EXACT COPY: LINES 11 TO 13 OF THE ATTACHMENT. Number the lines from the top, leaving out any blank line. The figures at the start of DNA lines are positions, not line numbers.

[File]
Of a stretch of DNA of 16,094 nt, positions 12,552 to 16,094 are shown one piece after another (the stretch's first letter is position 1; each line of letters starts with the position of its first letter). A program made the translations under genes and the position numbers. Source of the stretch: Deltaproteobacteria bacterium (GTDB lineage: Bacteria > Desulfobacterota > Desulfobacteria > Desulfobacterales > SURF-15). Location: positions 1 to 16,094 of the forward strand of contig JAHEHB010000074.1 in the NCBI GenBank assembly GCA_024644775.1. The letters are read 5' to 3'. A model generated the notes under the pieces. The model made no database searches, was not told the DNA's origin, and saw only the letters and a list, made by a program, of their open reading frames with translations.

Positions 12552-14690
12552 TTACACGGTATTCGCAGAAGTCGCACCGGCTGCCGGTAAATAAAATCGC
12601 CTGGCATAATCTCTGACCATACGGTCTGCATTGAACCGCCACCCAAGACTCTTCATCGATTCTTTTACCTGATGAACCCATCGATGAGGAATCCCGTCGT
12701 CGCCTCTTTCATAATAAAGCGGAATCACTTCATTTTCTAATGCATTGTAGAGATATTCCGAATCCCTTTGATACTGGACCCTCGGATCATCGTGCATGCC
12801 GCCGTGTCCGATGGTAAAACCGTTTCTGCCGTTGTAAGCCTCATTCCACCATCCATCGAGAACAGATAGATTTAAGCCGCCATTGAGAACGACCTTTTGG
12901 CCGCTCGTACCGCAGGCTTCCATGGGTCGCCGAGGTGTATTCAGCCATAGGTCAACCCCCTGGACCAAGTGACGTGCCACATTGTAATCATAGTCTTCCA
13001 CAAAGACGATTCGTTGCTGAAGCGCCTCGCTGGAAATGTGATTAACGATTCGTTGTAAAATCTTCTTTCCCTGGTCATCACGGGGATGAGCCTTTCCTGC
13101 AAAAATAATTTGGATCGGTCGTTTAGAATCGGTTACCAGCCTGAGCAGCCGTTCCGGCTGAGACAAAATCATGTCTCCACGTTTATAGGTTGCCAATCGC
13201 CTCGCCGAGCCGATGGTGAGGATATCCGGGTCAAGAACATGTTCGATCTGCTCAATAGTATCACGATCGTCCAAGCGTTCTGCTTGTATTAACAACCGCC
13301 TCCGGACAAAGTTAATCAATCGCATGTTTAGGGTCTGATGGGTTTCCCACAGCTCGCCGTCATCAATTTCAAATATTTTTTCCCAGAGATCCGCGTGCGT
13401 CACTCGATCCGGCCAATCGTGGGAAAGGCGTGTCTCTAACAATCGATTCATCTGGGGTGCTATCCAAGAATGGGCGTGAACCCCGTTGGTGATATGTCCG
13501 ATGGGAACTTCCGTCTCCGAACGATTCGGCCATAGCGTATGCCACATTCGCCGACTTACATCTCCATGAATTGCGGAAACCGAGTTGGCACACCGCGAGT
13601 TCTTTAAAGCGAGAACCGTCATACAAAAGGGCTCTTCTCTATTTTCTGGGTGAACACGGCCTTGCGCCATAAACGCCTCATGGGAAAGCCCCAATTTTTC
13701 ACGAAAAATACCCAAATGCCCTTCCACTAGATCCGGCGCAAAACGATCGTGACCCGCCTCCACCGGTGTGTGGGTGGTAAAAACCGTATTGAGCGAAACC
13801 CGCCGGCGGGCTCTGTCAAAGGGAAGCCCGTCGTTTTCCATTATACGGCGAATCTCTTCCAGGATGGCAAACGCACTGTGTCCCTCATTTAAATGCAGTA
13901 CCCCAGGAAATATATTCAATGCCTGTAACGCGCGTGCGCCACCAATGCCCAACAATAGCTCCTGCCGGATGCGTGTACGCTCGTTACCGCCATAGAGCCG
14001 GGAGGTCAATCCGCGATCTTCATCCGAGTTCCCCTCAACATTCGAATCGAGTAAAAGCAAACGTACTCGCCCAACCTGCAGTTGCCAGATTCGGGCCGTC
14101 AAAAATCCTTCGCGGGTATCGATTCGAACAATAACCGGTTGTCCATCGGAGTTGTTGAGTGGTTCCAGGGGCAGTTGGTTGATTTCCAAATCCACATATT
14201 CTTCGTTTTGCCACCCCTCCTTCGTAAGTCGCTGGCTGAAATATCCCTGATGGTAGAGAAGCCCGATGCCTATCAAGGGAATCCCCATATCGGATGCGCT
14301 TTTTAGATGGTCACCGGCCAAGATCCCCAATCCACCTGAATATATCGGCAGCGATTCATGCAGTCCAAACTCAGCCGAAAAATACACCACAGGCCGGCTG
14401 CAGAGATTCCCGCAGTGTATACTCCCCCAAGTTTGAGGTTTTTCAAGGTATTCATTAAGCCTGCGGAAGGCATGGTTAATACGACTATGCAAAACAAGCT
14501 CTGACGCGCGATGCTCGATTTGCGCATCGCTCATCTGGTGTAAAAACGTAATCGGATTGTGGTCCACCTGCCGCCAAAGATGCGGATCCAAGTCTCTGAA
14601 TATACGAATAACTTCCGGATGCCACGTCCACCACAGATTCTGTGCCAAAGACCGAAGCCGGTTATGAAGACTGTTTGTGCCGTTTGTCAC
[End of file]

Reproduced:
13301 TCCGGACAAAGTTAATCAATCGCATGTTTAGGGTCTGATGGGTTTCCCACAGCTCGCCGTCATCAATTTCAAATATTTTTTCCCAGAGATCCGCGTGCGT
13401 CACTCGATCCGGCCAATCGTGGGAAAGGCGTGTCTCTAACAATCGATTCATCTGGGGTGCTATCCAAGAATGGGCGTGAACCCCGTTGGTGATATGTCCG
13501 ATGGGAACTTCCGTCTCCGAACGATTCGGCCATAGCGTATGCCACATTCGCCGACTTACATCTCCATGAATTGCGGAAACCGAGTTGGCACACCGCGAGT